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The Food and Drug Administration granted accelerated approval of a disease-modifying treatment that could potentially give some patients with Alzheimer's disease something they haven't had before: a medication that may slow the decline of memory and thinking.

A monoclonal antibody, lecanemab, shows promise in removing amyloid plaques from the brain, according to phase 3 trial results. Amyloid plaques are one of the defining features of Alzheimer's disease, according to Dr. Ronald Petersen, a neurologist and director of the Mayo Clinic Alzheimer's Disease Research Center.

"Amyloid is one of the key proteins involved in Alzheimer's disease. It's thought that by removing amyloid from the brain, you will slow down the rate of progression of the disease. Now, importantly, it doesn't stop the disease. It doesn't make people better, but it will slow down the rate at which the disease progresses so people remain functional for a longer period of time," says Dr. Petersen.

Brain changes associated with Alzheimer's disease can lead to growing trouble with:

-- Memory

-- Thinking and reasoning

-- Making judgments and decisions

-- Planning and performing familiar tasks

-- Changes in personality and behavior

Dr. Petersen explains what "accelerated" FDA approval means.

"The accelerated approval part means that while they're convinced it does what it's supposed to do, biologically, they're not convinced of the clinical meaningfulness of that. That is, if you lower amyloid in the brain of a person with Alzheimer's disease, does that make any clinical difference? They're uncertain of that so they require the sponsor to gather more data," he says.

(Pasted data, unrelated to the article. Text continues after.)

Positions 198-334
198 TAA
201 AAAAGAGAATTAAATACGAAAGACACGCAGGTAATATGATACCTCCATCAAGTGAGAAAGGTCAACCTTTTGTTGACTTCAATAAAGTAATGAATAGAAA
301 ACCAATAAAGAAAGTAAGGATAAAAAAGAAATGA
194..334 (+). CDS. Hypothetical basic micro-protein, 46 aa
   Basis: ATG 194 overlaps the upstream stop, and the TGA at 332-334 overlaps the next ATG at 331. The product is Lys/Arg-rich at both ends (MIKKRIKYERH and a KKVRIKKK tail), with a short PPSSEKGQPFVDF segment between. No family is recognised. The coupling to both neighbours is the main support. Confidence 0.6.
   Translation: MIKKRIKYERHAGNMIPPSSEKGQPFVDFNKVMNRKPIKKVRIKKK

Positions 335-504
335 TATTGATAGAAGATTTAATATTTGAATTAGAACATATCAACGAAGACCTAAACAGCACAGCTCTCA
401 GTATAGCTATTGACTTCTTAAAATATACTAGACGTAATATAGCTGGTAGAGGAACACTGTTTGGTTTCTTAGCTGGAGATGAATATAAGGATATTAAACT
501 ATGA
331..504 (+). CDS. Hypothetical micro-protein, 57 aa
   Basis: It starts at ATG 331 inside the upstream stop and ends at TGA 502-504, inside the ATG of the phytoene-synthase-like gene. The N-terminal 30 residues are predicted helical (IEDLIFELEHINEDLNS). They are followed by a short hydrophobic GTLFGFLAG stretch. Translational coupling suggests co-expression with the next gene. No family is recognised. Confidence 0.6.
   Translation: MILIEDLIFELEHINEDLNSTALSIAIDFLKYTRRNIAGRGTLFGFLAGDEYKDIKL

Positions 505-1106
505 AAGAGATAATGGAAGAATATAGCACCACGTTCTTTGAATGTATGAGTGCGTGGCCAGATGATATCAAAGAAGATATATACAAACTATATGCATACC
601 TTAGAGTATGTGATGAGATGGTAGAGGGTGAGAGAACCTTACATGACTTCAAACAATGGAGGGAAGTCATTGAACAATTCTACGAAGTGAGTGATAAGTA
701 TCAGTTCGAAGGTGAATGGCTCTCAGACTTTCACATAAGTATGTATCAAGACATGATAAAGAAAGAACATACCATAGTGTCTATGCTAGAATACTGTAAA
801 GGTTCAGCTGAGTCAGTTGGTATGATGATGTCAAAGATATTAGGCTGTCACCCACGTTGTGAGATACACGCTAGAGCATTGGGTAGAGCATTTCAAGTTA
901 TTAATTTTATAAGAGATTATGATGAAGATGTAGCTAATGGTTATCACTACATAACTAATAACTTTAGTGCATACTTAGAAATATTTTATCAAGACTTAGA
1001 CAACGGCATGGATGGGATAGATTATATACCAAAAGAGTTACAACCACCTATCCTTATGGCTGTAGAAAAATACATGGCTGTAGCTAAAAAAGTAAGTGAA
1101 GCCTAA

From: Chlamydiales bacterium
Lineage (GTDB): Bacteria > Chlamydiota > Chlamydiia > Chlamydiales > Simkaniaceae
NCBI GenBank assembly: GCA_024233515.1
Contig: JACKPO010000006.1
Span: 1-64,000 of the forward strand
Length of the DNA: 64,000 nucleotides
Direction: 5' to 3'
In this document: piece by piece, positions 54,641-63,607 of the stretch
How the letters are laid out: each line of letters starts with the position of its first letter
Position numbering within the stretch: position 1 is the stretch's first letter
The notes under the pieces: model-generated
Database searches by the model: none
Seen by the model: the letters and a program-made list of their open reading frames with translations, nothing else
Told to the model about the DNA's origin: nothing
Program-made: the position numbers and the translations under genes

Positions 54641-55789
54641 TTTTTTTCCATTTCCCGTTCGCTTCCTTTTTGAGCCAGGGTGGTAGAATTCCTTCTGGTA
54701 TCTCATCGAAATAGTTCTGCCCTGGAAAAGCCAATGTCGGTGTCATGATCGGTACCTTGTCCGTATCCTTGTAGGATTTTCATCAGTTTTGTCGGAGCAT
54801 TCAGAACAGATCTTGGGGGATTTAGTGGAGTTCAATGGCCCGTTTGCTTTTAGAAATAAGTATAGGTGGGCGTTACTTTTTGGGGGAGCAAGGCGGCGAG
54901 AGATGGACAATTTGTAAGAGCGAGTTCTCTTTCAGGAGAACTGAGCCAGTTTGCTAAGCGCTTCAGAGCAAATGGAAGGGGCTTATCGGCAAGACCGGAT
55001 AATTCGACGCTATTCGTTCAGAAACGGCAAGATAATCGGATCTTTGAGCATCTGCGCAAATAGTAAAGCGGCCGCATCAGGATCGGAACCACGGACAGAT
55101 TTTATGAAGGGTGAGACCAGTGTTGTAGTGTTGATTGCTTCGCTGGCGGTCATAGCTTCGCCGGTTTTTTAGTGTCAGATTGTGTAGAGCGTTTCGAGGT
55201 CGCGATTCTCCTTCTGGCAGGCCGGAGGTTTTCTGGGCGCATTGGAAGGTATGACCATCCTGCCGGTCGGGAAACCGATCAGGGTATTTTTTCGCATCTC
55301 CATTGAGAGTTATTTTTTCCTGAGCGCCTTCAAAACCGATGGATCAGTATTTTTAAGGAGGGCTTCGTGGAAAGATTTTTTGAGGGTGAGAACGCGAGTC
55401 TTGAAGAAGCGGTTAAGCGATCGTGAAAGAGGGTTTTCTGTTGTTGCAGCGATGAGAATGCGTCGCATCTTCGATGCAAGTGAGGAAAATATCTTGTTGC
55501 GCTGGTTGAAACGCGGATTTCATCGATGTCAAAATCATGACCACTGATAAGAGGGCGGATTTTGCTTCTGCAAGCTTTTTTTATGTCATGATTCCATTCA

Phase 3 data, reported in late November, will be submitted to the FDA later this year for full approval.

Dr. Petersen says it's important to note that this treatment is not intended for all dementia patients, only those who have mild cognitive impairment or mild dementia due to Alzheimer's disease.

As with any drug, Dr. Petersen says lecanemab has potential side effects which can be serious.

"Lecanemab does, in fact, remove amyloid from the brain, but it may also remove amyloid from the blood vessels in the brain," he explains. "This may render them leaky, such that people on this drug may develop some swelling in the brain and may develop some bleeding in the brain. This can be monitored by MRI, and usually the side effects have been mild and moderate."

Dr. Petersen says the data from the lecanemab study were an important step forward in the fight against a disease which robs patients of their most human qualities.

"It shows that we now may have the ability to actually modify the underlying disease process. Heretofore, we've had symptomatic drugs for Alzheimer's disease, but they do not actually get at the underlying disease process. Drugs like lecanemab now actually alter the disease process itself and will slow down the rate of progression. That's a major step forward," says Dr. Petersen.

"This gives us an opportunity to perhaps add other drugs that may have additive mechanisms of action to actually slow down the disease process even more dramatically."

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Disclosures: 

Dr. Petersen has previously consulted with Biogen and Eisai, makers of lecanemab. He was not involved in the design or execution of clinical trials for lecanemab.

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©2023 Mayo Clinic News Network. Visit newsnetwork.mayoclinic.org. Distributed by Tribune Content Agency, LLC.

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